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Van Gundy hails importance of the World Cup Qualifiers for basketball
GREENSBORO (North Carolina) - There will be an enduring image of the United States' successful Americas Qualifiers' campaign for the FIBA Basketball World Cup 2019. It is one of the players jumping up and down wildly with Reggie Hearn after his buzzer-beating game-winning jump shot against Argentina.
It will serve as a reminder of just how much it meant for Hearn and all his teammates to win another game for their country. Yet it will also be viewed as proof that other teams and players from around the world are getting better and pushing American teams to the limit.
"We won so many close games that we could have lost," Van Gundy said in an interview published by Italy's Gazzetta dello Sport. "We have to understand that our opponents have already reached a high level and will continue to grow."
"I WAS AN ABSOLUTE NOVICE WHEN I CAME TO FIBA BASKETBALL, LEARNING DAY BY DAY ABOUT HOW GOOD THE TEAMS ARE, HOW HARD THEY PLAY, JUST HOW ROUGH FIBA (COMPETITION) IS. THAT’S NINETIES PLAYOFF BASKETBALL IN THE NBA, HAND-TO-HAND COMBAT, FIST DOWN YOUR THROAT, ELBOW IN YOUR CHEST, ON EVERY POSSESSION. YOU HAVE TO GET USED TO IT AND YOU HAVE TO EMBRACE THE DIFFERENCES."
So yes, the campaign was successful, but it was one that has raised more eyebrows in the United States. International basketball, or "FIBA basketball" as Van Gundy calls it, is tough and getting tougher.
In his post-game remarks after the 84-83 win over Argentina, Van Gundy said: "I was an absolute novice when I came to FIBA basketball, learning day by day about how good the teams are, how hard they play, just how rough FIBA (competition) is.
"That’s nineties playoff basketball in the NBA, hand-to-hand combat, fist down your throat, elbow in your chest, on every possession.
"You have to get used to it and you have to embrace the differences."
Van Gundy did embrace it.
"I found it fascinating, the level of coaching and playing around the world has improved and I thought I started to get a better handle the more I did it on what it took to win in FIBA basketball," he said.
Puerto Rico gave Van Gundy’s team two very tough games before losing by seven and eight points, respectively.
Uruguay led the USA, 65-64, with less than 2:30 remaining in Montevideo on December 2 before losing by eight while Argentina would have beaten the Americans a second time in the Qualifiers had Hearn not drilled a game-winning jumper from the right corner at the buzzer.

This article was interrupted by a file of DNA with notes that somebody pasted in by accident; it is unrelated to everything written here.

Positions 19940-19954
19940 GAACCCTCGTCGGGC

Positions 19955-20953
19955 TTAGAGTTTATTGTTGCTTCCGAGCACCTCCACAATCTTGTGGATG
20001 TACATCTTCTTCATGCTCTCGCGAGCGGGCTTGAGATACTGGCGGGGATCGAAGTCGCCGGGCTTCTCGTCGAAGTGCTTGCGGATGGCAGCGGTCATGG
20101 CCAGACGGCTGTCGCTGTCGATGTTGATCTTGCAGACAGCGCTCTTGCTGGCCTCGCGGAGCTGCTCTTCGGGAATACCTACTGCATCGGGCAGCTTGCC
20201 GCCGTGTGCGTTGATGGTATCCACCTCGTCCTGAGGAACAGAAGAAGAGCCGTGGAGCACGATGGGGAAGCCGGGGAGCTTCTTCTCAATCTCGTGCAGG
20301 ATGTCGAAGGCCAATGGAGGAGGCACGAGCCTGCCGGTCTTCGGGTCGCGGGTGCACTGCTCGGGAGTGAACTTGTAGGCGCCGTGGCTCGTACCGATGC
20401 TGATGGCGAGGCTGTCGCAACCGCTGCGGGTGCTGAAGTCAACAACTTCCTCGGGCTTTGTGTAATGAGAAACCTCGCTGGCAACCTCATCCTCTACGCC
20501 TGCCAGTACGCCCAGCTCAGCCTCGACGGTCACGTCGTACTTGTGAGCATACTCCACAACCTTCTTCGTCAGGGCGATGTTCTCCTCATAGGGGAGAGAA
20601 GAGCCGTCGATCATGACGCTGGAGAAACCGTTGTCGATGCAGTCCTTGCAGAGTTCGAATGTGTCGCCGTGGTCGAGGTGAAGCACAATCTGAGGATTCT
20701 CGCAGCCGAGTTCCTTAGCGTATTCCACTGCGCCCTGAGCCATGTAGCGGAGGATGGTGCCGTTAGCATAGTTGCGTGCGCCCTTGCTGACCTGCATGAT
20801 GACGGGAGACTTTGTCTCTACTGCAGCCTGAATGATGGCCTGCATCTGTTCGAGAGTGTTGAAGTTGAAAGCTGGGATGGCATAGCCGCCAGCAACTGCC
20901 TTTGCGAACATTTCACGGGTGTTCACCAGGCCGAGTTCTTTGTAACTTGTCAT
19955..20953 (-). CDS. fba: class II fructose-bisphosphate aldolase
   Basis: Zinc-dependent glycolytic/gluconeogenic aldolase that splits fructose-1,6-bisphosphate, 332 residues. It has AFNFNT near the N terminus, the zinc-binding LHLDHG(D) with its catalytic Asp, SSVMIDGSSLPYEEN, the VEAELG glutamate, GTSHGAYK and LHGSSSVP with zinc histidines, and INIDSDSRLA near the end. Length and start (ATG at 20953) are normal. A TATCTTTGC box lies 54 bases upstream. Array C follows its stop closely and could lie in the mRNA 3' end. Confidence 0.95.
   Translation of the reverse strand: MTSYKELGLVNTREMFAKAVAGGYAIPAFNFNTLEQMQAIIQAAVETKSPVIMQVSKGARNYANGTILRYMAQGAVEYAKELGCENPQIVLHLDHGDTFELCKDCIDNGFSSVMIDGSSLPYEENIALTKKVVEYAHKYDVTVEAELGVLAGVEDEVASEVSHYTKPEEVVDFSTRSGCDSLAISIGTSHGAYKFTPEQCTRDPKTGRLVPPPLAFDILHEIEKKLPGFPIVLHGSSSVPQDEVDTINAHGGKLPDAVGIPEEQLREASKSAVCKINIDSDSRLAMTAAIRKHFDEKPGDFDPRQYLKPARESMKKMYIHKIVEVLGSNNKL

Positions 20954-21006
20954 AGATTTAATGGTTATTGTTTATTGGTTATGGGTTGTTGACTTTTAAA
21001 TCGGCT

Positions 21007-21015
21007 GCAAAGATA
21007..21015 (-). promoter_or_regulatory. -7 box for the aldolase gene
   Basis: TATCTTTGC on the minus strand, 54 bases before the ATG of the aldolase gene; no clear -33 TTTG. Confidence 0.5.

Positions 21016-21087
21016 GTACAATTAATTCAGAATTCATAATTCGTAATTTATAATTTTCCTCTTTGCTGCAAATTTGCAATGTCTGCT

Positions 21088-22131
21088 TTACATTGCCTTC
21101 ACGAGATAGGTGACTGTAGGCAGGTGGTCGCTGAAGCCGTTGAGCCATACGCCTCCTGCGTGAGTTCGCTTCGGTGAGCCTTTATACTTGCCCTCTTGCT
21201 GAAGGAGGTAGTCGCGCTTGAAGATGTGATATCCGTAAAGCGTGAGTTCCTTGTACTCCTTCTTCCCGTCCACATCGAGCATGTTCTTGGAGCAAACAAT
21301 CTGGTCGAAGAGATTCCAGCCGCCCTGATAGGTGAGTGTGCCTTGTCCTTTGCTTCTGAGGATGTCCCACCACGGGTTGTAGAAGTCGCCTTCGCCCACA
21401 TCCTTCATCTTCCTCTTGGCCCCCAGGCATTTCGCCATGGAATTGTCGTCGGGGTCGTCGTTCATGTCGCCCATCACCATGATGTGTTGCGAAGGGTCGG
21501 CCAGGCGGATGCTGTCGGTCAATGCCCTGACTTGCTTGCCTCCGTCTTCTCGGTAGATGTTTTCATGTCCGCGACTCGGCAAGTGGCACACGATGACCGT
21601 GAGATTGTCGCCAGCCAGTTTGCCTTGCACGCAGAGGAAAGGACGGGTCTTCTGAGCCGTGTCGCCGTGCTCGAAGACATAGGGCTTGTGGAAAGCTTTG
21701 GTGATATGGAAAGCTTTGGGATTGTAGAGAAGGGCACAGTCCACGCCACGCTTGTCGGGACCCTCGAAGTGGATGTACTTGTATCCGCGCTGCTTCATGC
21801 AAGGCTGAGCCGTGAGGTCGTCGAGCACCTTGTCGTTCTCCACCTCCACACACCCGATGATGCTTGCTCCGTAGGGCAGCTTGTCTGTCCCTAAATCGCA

"These windows have to serve as a warning for USA Basketball to grow even more because all of these teams are getting better and we were very fortunate to qualify," Van Gundy said, before also recognizing that even for the countries that did not win as many games, the Americas Qualifiers were beneficial.
"Having taken part in them, I think they've been positive for teams that don't get to play much together, like Cuba, Panama and Venezuela, who grew so much," he said.
"I think FIBA has, as its primary objective, growing basketball on a global level. And the windows work in order to achieve this objective."
Van Gundy has been involved in basketball all of his adult life. He was a point guard at Menlo College (1981-82) in California, The College at Brockport, State University of New York (1982-83) and at Nazareth College (1983-85) in New York, and then got immediately into coaching at the high school level before working as an assistant for NCAA teams Providence and Rutgers before getting a big chance as an assistant with the New York Knicks.
"THESE WINDOWS HAVE TO SERVE AS A WARNING FOR USA BASKETBALL TO GROW EVEN MORE BECAUSE ALL OF THESE TEAMS ARE GETTING BETTER AND WE WERE VERY FORTUNATE TO QUALIFY."
As a head coach in the NBA, he led the Knicks (1996-2001) and Houston (2003-07).
His first national team opportunity arrived in the summer of 2017, when he coached the United States to FIBA AmeriCup 2017 glory in Argentina.
Now he's guided the team through a tricky Americas Qualifiers campaign, one that saw the team win 10 of 12 games. He will now hand the national team reins to Gregg Popovich, who will coach the USA at the 32-team FIBA Basketball World Cup in China, which tips off on August 31.
"I always dreamed of representing my country,” he said. “This experience will forever remain an incredible honor and whatever I do in the future will never be able to surpass it."